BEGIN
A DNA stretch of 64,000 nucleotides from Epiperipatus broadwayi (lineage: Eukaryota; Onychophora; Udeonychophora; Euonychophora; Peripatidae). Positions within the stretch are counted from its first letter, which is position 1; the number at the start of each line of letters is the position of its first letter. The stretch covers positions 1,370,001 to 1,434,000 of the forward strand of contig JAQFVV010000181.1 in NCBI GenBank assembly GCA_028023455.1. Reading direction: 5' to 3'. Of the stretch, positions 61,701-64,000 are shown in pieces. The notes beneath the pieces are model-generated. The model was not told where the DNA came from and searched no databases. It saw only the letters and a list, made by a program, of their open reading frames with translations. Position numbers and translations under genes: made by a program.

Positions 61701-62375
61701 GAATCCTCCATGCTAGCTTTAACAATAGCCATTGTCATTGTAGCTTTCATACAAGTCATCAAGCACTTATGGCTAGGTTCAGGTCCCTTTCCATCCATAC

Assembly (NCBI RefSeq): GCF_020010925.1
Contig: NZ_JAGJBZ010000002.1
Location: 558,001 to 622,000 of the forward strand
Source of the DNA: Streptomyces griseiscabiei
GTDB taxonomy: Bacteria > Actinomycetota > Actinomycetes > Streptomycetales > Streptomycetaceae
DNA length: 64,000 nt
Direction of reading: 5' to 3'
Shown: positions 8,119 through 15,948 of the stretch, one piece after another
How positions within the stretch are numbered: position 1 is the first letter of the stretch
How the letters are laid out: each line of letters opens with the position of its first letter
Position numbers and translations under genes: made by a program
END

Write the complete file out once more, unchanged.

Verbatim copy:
A DNA stretch of 64,000 nucleotides from Epiperipatus broadwayi (lineage: Eukaryota; Onychophora; Udeonychophora; Euonychophora; Peripatidae). Positions within the stretch are counted from its first letter, which is position 1; the number at the start of each line of letters is the position of its first letter. The stretch covers positions 1,370,001 to 1,434,000 of the forward strand of contig JAQFVV010000181.1 in NCBI GenBank assembly GCA_028023455.1. Reading direction: 5' to 3'. Of the stretch, positions 61,701-64,000 are shown in pieces. The notes beneath the pieces are model-generated. The model was not told where the DNA came from and searched no databases. It saw only the letters and a list, made by a program, of their open reading frames with translations. Position numbers and translations under genes: made by a program.

Positions 61701-62375
61701 GAATCCTCCATGCTAGCTTTAACAATAGCCATTGTCATTGTAGCTTTCATACAAGTCATCAAGCACTTATGGCTAGGTTCAGGTCCCTTTCCATCCATAC

Assembly (NCBI RefSeq): GCF_020010925.1
Contig: NZ_JAGJBZ010000002.1
Location: 558,001 to 622,000 of the forward strand
Source of the DNA: Streptomyces griseiscabiei
GTDB taxonomy: Bacteria > Actinomycetota > Actinomycetes > Streptomycetales > Streptomycetaceae
DNA length: 64,000 nt
Direction of reading: 5' to 3'
Shown: positions 8,119 through 15,948 of the stretch, one piece after another
How positions within the stretch are numbered: position 1 is the first letter of the stretch
How the letters are laid out: each line of letters opens with the position of its first letter
Position numbers and translations under genes: made by a program